Cricket Australia says players can decide on IPL
Cricket Australia will let players involved in the IPL make their own decisions about whether to take part in the tournament following threats on their safety from India. The Shiv Sena political party has said they would not allow Australians to play in Maharashtra following attacks on Indian students in Melbourne.
"At the end of the day those players make their own decision about whether or not they go," Peter Young, the Cricket Australia spokesman, told AAP. "But we want them to be able to make informed decisions and we'd like to work with the ACA [Australian Cricketers' Association] to ensure they can make informed decisions.'' The IPL is due to begin in March and Australian players feature heavily in the franchise line-ups.
The Foreign Affairs Minister Stephen Smith said the final decision on whether players go to the country would rest with Cricket Australia. "They [Shiv Sena] are known to make colourful remarks, and they have engaged in conduct which both India and Australia have been disapproving of in the past, so far as disrupting cricket games are concerned," he said in the Courier Mail. "But we take any threat to Australian sportsmen and sportswomen ... playing sport overseas very seriously."
Player security has been an issue for Australia whenever they are scheduled to travel to the subcontinent. Australia has not toured Pakistan since 1998 due to the safety situation and sends independent security personnel to review arrangements before each trip.
"Our policy, as demonstrated over the years, is to only travel if dispassionate, expert, independent advice suggests that it is safe," Young said. "On those occasions when advice has suggested otherwise, we have not travelled, including when the ICC said Pakistan was safe and our advice was that it was not."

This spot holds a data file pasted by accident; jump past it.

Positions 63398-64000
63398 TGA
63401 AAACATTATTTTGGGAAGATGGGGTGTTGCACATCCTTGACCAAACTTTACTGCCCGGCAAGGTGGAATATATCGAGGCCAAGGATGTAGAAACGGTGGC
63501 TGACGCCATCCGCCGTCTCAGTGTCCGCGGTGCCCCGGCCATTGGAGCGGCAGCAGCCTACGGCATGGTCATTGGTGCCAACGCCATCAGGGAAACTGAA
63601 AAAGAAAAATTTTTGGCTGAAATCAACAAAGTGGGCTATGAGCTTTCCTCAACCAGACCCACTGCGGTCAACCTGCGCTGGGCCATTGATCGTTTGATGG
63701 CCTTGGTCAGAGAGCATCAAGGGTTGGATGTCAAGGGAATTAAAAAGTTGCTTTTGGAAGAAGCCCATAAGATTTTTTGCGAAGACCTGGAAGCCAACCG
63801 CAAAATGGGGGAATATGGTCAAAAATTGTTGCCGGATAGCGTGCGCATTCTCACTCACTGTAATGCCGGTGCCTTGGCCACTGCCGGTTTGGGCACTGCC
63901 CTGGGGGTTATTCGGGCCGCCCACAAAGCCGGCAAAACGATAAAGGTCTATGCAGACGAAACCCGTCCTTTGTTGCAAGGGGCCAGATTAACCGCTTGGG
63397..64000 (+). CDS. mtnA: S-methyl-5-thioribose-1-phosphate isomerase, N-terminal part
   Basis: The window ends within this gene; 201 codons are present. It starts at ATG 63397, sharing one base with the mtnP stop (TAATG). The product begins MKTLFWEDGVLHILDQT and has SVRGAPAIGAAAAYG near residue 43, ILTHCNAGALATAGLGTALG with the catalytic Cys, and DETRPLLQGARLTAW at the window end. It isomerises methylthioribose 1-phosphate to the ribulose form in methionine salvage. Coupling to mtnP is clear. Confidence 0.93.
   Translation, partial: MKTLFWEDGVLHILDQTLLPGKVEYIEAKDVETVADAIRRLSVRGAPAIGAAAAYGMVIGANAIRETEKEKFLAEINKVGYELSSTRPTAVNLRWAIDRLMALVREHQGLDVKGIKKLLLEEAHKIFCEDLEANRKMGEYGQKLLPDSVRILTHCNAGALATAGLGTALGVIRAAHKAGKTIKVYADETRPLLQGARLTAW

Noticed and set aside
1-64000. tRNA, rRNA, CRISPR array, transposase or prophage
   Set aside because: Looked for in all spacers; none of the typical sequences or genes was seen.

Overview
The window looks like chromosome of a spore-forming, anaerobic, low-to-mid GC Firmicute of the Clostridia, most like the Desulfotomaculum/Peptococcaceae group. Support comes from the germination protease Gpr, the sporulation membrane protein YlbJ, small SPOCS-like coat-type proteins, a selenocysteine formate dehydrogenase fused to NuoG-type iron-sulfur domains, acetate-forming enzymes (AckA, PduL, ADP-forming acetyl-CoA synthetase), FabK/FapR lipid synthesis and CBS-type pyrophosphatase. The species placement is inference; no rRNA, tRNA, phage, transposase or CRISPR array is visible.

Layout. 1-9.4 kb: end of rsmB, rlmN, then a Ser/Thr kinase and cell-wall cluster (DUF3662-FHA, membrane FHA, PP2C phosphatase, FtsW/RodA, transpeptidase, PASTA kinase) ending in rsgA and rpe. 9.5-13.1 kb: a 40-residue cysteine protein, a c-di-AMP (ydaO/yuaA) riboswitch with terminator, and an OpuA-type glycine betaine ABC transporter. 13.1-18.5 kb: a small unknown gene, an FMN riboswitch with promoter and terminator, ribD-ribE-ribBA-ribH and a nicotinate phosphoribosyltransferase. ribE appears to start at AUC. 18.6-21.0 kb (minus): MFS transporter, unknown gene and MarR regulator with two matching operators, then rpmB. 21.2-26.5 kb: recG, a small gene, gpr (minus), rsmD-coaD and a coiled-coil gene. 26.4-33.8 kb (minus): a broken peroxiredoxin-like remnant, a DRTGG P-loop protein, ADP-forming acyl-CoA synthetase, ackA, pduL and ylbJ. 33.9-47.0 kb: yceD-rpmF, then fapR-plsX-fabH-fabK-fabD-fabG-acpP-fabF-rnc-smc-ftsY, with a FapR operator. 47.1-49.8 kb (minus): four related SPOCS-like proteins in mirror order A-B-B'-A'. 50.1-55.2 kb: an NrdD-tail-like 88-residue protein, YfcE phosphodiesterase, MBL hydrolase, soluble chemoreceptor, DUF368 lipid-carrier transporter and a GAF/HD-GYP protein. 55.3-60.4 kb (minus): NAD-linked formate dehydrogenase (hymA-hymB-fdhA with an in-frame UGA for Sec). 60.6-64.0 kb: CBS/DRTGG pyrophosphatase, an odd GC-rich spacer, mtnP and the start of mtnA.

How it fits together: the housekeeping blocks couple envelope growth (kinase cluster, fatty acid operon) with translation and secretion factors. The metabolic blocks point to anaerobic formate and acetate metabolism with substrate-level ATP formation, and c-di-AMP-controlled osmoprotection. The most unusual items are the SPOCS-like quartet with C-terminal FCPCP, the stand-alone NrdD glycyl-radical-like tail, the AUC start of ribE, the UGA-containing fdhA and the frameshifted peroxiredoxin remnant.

In 2008 there were a series of bombs that went off in India before the Test visit, which went ahead without any problems. However, teams are much more sensitive following the attack on Sri Lanka's team bus in Lahore, and this week three of the Togo football team were killed by gunmen who targeted their vehicle in Angola.
Tim May, the international players' association chief executive, claimed in the Australian the security situation in India was now as worrying as a year ago, when Mumbai terrorist attacks and a national election forced the tournament to be moved to South Africa at the last minute.
"We don't have to go too far back to the attack on the bus carrying the Togo soccer team in Africa," May said. "It underlines the fact that sporting teams are very palatable targets for terrorist organisations who want to make a lot of noise and lift their international profile."
May said a franchise had written to a player saying "if you're scared, don't come" to the IPL. "That doesn't do the player any good and it doesn't do the IPL any good," May said. "You'd like to think the IPL would realise that it is a reasonable request by players wanting to know about security arrangements." Australia are also due in India for another seven-match one-day series at the end of the year.